Siren of Atlantis (1949)

TV-PG   |    |  Adventure


Siren of Atlantis (1949) Poster

A pair of explorers stumble across a lost city in the desert ruled by a mysterious queen.


5.8/10
185

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  • Jean-Pierre Aumont and Maria Montez in Siren of Atlantis (1949)
  • Jean-Pierre Aumont and Maria Montez in Siren of Atlantis (1949)
  • Maria Montez in Siren of Atlantis (1949)
  • Maria Montez in Siren of Atlantis (1949)
  • Jean-Pierre Aumont and Dennis O'Keefe in Siren of Atlantis (1949)
  • Maria Montez in Siren of Atlantis (1949)

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User Reviews


26 June 2002 | dkelsey
Exotica meets film noir
The setting of this film suggests that it will be similar to the escapist fare which Montez starred in at Universal. She plays the man-hungry Queen Antinea of Atlantis, which is located inside a mountain in the Sahara Desert, into which two officers of the French Foreign Legion stumble. Within this setting, however, the story played out is not an action adventure, but psychological melodrama, involving a femme fatale, obsession, deception, jealousy, murder, guilt, repentance, and fatalism.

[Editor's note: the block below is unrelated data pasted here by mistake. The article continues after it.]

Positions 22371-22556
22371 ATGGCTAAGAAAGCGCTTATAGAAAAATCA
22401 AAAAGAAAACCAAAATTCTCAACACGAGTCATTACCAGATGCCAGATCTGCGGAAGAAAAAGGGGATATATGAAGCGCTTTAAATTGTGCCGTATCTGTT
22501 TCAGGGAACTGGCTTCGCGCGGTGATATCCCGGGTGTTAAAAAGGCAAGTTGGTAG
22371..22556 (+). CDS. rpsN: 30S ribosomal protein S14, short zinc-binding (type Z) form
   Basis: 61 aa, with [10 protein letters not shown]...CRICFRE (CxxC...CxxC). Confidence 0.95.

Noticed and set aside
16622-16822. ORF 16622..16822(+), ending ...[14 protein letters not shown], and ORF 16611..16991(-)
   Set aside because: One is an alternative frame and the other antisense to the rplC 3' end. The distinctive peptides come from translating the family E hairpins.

There are many noirish resonances: the monochrome photography of the claustrophobic torchlit chambers of the underground kingdom, the obsession of St. Avit (Jean-Pierre Aumont, Montez' real life husband) for the queen, the amoral cynicism of the court librarian Blades (Henry Daniell), and the alienation of all the characters. The nearest thing to normality is the Legion outpost. The film ends with a strong suggestion that nothing has been resolved and that the same sequence of events is about to be replayed.

This was Tallas' first film as director. He had previously been an editor, and indeed edited this film as well as directing, but the film's producer, Seymour Nebenzal, probably had more influence over the mood of the piece. Two years earlier he had produced "The Chase" (which also ended with the suggestion that it was all about to start again), and three years later produced "M" - clearly a man with a taste for the noir. The two uncredited directors also have noir credentials. Arthur Ripley had directed "The Chase" for Nebenzal, and John Brahm had directed "The Locket."

The film suffers from somewhat disjointed narrative flow in parts, although this may be due to damage to the surviving copies. Whatever its faults, it is better than many reviews suggest, and is surely the weirdest amalgam of exotic "eastern" and film noir that you will ever meet.

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